The Mystery of the Blue Train by Agatha Christie

Ruth Kettering is an American heiress who receives a set of valuable rubies as a gift from her father. Despite his warnings to keep them somewhere safe, Ruth takes the jewels with her on a trip to Nice. During her journey through France on the famous Blue Train, Ruth is found strangled to death in her compartment – and the case containing the rubies has disappeared. Hercule Poirot, who also happens to be travelling on the same train, promises to help Ruth’s father solve the crime and identify the killer. Suspicion falls first on Ruth’s husband, Derek Kettering, whom she had been about to divorce, and then on the mysterious Comte de la Roche. Is one of them the murderer?

I grabbed The Mystery of the Blue Train from the library shelf without really knowing anything about it. A bit of research now tells me it’s one of Agatha Christie’s less popular Poirot novels and now that I’ve read it I think I can see why. It was written quite early in her career and at a troubled time in her personal life, and apparently the author herself was unhappy with it. The book does have all the elements that should have added up to a classic Christie novel (a rich heiress, a journey on a luxury train, jewel thieves, the South of France – and Hercule Poirot himself, of course) but while I did enjoy it, I still felt there was something missing.

Compared to the other Agatha Christie books I’ve read, which admittedly isn’t all that many, this one was much longer and seemed to take a while to really get started (the actual crime doesn’t take place until about 100 pages into the book). There was a very long wait before Poirot made his first appearance and instead we spend a lot of time being introduced to other characters, which would have been okay had I liked these characters, but I found them a bit stereotypical, from the American millionaire to the French count to the old antiques dealer.

There were also a few sub-plots that I felt didn’t really add much to the story, although I did enjoy the dialogue between Poirot and Katherine Grey, a young woman he meets on the train who becomes involved in the murder investigation. The mystery itself kept me guessing, though I think there were probably enough clues to be able to work out at least part of the solution, if you were paying more attention than I was! The Mystery of the Blue Train was entertaining in places but is probably my least favourite Christie novel so far.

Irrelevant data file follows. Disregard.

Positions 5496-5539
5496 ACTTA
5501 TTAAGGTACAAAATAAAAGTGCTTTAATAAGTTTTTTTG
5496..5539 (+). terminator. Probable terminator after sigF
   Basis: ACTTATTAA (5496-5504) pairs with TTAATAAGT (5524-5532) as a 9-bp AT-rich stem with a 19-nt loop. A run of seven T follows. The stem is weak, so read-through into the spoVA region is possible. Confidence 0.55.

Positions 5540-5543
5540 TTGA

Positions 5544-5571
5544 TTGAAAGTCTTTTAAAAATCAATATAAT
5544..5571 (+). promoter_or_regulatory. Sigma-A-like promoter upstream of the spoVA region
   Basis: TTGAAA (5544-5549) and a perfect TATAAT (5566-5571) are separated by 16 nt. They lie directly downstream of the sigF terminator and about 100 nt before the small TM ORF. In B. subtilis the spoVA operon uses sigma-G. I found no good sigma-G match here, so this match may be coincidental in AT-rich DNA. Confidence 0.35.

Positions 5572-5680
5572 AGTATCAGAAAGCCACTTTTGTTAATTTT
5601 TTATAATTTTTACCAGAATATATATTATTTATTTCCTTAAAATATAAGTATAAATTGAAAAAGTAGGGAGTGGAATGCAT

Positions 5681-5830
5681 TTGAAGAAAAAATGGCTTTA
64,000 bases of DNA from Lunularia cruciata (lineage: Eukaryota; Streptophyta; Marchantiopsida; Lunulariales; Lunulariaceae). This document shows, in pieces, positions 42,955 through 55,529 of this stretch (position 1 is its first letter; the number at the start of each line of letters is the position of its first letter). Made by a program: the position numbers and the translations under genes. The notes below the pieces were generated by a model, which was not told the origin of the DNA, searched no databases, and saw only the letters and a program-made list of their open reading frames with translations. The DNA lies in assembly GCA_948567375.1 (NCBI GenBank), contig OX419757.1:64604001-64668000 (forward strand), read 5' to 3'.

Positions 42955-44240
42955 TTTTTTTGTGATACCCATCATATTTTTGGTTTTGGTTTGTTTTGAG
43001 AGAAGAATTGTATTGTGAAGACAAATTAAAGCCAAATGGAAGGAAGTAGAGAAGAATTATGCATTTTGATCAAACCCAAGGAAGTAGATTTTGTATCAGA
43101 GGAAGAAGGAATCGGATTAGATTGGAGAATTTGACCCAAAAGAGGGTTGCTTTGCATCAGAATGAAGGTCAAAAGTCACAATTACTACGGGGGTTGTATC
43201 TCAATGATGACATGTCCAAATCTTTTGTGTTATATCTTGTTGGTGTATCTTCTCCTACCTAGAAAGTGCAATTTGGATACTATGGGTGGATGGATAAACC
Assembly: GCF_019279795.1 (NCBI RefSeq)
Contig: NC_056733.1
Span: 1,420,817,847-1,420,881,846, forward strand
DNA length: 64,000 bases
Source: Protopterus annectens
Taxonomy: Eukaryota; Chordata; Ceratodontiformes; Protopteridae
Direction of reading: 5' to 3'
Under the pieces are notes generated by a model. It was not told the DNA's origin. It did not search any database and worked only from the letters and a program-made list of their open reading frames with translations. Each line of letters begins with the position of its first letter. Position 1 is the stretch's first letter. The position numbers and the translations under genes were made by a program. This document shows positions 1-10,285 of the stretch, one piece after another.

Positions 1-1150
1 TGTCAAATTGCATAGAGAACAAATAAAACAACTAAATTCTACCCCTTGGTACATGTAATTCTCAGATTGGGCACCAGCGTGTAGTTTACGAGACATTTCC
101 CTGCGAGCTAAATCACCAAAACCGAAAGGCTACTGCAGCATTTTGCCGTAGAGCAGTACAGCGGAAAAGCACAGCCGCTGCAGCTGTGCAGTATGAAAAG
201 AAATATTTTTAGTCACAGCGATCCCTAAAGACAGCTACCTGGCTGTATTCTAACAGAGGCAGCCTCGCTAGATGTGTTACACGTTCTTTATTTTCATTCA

12 thoughts on “The Mystery of the Blue Train by Agatha Christie

  1. Jo says:

    This is another one I have yet to read, though having recently seen the TV adaptation again I know I must pick it up and read it.

    I think it is one that takes a while to get going.

  2. wutheringwillow says:

    As a major mystery buff and a big Christie ‘nut’, I have got to say The Mystery of the Blue Train is one of the weakest Hercule Poirot mysteries. I am Miss Marple fan but I have read most of the Poirot mysteries too. Her early Poirot mysteries including The Mystery of the Blue Train, The Murder on the Links and The Big Four are not that good. The middle Poirot books are pretty good. But again the late Hercule Poirot mysteries like The Clocks, Elephants Can Remember and Hallowe’en Party are among my least favourite Christie books.

    • Helen says:

      I’m still quite new to the Poirot mysteries and have only read three or four of them so far. I’ll take your advice and try some of the middle ones next!

      • wutheringwillow says:

        Not all the early Poirot books are bad. The Mysterious Affair at Styles (1920) and The Murder of Roger Ackroyd (1926) are pretty good. It is only after her divorce her writing suffered slightly due to the financial problems she faced as a single parent raising a daughter.

        Things got better with Peril at End House (1932), Lord Edgware Dies (1933), Murder on the Orient Express (1934) and Death in the Clouds (1935).

        Then comes her best period, in my opinion. It starts with my all time favourite Poirot book Cards on the Table (1936) continues with Death on the Nile (1937) and Evil Under the Sun (1940) and ends with Hickory Dickory Dock (1955), Dead Man’s Folly (1956) and Cat Among the Pigeons (1959).

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